Decomposing lambda - the Kernel language

The Kernel Programming Language, by John N. Shutt:

Kernel is a conservative, Scheme-like dialect of Lisp in which everything is a first-class object.

"But," you may ask, "aren't all objects first-class in Scheme?" (I'm glad you asked.) No, they aren't. Special-form combiners are second-class objects. To borrow a phrase from the original description of first- and second-class objects by Christopher Strachey, they have to appear in person under their own names. (There are also several other kinds of second-class objects in Scheme, but special-form combiners are the most commonplace.)

The idea of first-class operative combiners, i.e., first-class combiners whose operands are never evaluated, has been around a long time. Such creatures were supported by mainstream Lisps through the 1970s, notably under the name FEXPRs, but they made a mess out of the language semantics because they were non-orthogonal to the ordinary variety of procedures constructed via lambda.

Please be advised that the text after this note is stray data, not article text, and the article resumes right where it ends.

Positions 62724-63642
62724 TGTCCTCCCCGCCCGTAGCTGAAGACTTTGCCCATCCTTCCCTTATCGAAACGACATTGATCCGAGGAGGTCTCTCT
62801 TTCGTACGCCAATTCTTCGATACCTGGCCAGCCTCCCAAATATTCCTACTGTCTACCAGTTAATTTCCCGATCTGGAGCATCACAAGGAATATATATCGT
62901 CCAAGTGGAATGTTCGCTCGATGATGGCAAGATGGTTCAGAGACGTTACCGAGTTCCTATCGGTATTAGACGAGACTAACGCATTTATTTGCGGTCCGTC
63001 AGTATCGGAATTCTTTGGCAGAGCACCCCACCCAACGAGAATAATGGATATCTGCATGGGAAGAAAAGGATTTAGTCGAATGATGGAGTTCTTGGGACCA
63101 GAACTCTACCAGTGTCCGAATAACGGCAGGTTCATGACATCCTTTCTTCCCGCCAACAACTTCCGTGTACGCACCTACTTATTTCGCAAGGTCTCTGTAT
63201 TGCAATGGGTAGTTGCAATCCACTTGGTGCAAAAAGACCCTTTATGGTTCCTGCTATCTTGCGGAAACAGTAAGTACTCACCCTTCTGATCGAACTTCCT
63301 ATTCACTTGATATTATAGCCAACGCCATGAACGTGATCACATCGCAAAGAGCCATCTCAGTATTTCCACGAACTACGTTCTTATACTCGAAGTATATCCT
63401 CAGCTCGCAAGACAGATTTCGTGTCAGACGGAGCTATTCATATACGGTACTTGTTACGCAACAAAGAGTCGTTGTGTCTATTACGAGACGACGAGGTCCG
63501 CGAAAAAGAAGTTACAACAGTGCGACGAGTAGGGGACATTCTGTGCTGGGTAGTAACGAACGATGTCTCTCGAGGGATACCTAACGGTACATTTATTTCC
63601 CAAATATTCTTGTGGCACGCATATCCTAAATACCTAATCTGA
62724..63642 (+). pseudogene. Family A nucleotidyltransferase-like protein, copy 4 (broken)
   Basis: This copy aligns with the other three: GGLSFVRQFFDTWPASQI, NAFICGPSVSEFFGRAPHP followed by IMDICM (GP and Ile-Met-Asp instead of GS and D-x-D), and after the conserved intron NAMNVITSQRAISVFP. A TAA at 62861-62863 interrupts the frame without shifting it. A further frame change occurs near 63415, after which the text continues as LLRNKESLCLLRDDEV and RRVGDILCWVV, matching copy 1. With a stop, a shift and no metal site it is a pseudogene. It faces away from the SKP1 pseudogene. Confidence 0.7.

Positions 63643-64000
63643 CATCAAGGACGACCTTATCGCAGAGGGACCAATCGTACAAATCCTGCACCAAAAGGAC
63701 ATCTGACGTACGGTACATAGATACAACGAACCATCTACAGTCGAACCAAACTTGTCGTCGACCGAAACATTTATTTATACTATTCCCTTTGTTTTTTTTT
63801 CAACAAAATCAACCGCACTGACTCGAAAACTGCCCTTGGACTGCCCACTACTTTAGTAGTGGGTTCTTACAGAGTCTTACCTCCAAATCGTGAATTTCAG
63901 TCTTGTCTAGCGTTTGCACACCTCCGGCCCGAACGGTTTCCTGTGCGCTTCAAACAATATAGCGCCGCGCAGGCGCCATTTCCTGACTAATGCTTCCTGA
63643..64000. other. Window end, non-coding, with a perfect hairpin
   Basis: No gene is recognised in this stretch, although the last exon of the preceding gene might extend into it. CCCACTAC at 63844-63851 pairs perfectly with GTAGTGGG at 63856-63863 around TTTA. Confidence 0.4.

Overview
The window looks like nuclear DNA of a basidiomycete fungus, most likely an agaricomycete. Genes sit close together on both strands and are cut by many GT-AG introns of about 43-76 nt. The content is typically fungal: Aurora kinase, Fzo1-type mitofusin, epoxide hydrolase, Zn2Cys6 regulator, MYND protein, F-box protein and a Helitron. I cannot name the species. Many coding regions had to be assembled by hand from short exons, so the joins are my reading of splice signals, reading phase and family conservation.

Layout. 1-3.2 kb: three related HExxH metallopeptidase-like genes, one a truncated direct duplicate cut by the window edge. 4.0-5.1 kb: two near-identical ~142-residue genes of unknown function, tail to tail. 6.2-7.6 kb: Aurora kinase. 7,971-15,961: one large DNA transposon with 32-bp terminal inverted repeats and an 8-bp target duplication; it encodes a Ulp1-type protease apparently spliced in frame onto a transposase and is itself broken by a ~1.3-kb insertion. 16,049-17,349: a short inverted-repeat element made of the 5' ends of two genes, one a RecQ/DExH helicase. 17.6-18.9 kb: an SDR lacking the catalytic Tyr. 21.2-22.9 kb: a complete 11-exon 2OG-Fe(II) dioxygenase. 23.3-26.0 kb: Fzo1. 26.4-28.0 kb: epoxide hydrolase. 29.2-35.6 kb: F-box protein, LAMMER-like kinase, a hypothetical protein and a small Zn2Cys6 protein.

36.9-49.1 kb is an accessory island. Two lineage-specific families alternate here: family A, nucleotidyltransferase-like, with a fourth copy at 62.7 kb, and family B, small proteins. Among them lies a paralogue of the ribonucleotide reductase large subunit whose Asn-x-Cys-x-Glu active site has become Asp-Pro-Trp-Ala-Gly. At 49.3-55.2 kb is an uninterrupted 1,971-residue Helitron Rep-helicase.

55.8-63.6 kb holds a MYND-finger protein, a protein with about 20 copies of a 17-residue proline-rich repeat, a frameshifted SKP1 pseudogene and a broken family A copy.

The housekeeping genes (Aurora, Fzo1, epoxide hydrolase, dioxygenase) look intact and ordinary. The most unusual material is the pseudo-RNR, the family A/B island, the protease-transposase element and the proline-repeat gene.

Kernel eliminates the non-orthogonality problem by breaking the classical lambda constructor into two orthogonal parts, one of which is the Kernel constructor for first-class operatives.

Via Shriram Krishnamurthi on c.l.scheme. The story title is from an older paper on Kernel.

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This sounds very close to how Steve Dekorte's io programming language works. At the lowest level, io passes all arguments as unevaluated message trees (io's equivalent of s-expressions). Combinators (such as 'method') are then built which provide applicative semantics by evaluating the message trees before passing them on.

Edit: As far as I know io doesn't provide anything like Kernel's unwrap combinator but it could be provided without changes to the core language. Instead of having the applicative combinators pass on the evaluated message trees unaltered they would create a perfect proxy for each evaluated message tree, augmenting this proxy with an 'unwrap' message handler which returns the original unevaluated message tree.

prototype version?

Has a prototype ever been available?

The link says "The finished product should materialize in the fall semester of 2006", but the "older post" references was in 2003.


The author's page on the project says that "There's a pseudo-prototype implementation...". I didn't try it out, and I would expect some dedicated effort to be required to use it, given the comments by the author.

There's lots more stuff

There's lots more stuff available, now. Take a look at this, and more generally other cool stuff going on at the Axis of Eval.